The Mystery of Medical Bills

When you get your car repaired or your kitchen remodeled, you expect to receive an estimate in advance. Should you also be able to obtain an estimate when you go into the hospital for routine surgery such as gallbladder removal?

California passed a bill requiring hospitals to publish their average charges for the most common procedures on a state website.

The LA Times reported this week that “relatively few (hospitals) take the extra step of listing prices on their own websites, where people are more likely to be looking for pricing information..”

The hospital site, run by OSHPOD, a state health planning agency, allows you to search for hospitals by zip code, then check costs of specific surgical procedures. It does not include the fees charged by surgeons and other physicians.

According to Times story

David Dranitzke, 40, of San Francisco, recalled his frustration when he tried to get prices on a battery of blood tests for his 15-month-old daughter from three different hospitals and lab companies.

He gave up after spending more than 10 hours calling, waiting on hold and faxing information, all the while having to decipher arcane medical terminology and billing codes.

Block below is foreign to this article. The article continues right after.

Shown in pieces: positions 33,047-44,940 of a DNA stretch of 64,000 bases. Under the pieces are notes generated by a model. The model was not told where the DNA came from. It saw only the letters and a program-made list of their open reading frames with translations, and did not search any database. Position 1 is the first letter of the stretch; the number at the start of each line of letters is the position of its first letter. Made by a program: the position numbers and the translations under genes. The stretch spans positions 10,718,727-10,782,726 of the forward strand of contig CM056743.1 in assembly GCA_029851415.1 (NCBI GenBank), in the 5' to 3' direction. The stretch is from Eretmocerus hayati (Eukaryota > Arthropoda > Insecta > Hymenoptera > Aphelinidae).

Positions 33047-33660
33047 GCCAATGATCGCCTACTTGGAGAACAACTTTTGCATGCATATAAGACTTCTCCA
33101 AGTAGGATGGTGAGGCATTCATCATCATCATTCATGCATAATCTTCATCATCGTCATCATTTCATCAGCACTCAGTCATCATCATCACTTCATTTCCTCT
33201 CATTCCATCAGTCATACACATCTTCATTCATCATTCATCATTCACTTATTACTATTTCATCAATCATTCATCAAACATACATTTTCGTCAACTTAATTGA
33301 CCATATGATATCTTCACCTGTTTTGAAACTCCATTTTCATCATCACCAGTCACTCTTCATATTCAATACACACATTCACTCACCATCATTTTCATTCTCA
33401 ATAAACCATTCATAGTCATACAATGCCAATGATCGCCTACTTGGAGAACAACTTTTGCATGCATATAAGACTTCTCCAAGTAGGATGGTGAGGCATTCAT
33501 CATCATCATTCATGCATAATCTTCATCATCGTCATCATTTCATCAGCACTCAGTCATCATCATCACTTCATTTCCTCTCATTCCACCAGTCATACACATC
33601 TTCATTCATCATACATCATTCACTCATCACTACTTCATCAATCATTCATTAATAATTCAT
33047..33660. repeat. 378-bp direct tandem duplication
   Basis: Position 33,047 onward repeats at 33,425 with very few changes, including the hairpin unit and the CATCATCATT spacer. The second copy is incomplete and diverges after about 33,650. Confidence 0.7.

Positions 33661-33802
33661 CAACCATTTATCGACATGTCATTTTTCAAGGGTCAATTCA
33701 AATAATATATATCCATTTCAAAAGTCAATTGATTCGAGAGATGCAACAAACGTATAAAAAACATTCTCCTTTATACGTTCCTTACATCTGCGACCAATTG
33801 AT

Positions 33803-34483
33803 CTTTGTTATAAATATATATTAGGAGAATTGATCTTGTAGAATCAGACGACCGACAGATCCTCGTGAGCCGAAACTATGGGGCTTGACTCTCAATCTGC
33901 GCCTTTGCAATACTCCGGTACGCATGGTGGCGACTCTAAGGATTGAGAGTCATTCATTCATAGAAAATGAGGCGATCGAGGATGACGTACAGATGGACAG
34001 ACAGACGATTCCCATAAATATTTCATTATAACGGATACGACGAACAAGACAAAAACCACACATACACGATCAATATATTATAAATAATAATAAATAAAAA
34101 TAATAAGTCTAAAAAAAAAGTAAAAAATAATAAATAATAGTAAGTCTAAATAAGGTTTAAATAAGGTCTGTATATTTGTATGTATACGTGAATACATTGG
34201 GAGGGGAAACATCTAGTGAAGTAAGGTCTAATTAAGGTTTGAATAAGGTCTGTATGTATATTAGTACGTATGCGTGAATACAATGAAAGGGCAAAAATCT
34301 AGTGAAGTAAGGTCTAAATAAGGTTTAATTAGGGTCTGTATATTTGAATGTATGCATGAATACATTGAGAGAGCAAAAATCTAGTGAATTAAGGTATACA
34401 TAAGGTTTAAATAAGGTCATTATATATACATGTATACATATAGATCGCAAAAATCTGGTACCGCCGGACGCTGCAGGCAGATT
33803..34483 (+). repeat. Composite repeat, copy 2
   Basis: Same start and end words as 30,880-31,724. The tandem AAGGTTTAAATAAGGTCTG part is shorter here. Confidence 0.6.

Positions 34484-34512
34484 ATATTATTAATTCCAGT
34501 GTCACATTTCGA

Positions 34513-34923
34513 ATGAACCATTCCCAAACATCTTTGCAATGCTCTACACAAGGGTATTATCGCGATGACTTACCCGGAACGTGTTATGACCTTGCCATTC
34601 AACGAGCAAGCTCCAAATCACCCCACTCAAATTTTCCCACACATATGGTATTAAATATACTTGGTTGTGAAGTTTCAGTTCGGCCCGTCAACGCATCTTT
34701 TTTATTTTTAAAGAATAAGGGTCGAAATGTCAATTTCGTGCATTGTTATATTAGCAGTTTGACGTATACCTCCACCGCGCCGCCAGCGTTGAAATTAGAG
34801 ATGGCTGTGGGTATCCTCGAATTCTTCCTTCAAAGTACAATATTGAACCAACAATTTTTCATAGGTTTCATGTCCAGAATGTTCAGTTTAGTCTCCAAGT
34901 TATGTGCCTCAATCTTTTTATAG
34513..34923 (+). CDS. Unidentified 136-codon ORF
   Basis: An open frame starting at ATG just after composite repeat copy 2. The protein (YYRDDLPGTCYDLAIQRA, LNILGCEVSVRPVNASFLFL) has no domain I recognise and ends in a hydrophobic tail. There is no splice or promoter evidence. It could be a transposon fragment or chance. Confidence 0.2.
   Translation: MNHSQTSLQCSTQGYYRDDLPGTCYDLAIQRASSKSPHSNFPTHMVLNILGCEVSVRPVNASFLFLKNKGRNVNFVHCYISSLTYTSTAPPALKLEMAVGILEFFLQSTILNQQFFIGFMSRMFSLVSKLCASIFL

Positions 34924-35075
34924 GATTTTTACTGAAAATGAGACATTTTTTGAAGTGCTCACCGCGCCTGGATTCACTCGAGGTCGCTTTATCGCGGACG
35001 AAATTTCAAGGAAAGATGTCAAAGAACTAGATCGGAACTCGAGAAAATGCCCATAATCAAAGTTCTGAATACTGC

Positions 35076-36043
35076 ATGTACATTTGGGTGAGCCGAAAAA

“It’s more difficult to get a price on blood work than remodeling your kitchen,” said Dranitzke, a visual-effects producer. “At some point you just throw in the towel.”

The Times contacted the California Hospital Assn. and they responded  ”An auto shop can give an estimate for a brake job, but people are not cars. It’s very difficult to get a random call from someone saying, ‘I need gallbladder surgery, so tell me what it costs.’ ”

The article found that some hospitals do provide helpful information.

On its website, Huntington Memorial Hospital in Pasadena allows people to select several common procedures and get an instant price quote, including an estimate of the patient’s share after plugging in their deductible and coinsurance. But even those numbers exclude the thousands of dollars that physicians, anesthesiologists and other specialists would tack on for most surgeries.

As healthcare IT professionals know, most hospitals have advanced software that is regularly analyzing their patient flow and determinging the revenue generated by procedure and by department. Cardiac surgery, for example, is a usually a big moneymaker, while most pediatric units lose money (many kids aren’t insured). So it shouldn’t be too hard to make cost estimates for prospective patients.

This issue is going to grow in importance as more and more people opt for high-deductibe health insurance. We are going to see more middle class professionals, like the man cited in the LA Times story, who actually do try to shop for medical procedures.

Compare hospital pricing with fess charged for dental work, plastic surgery and laser eye surgery. These procedures are commonly paid for in cash. Dentists, ophthalmic surgeons and plastic surgeons frequently advertise their prices in newspapers and other forms of marketing. The result is significant competition which tends to keep prices much lower.

Could our nation achieve similar free-market competition in gall bladder surgery?

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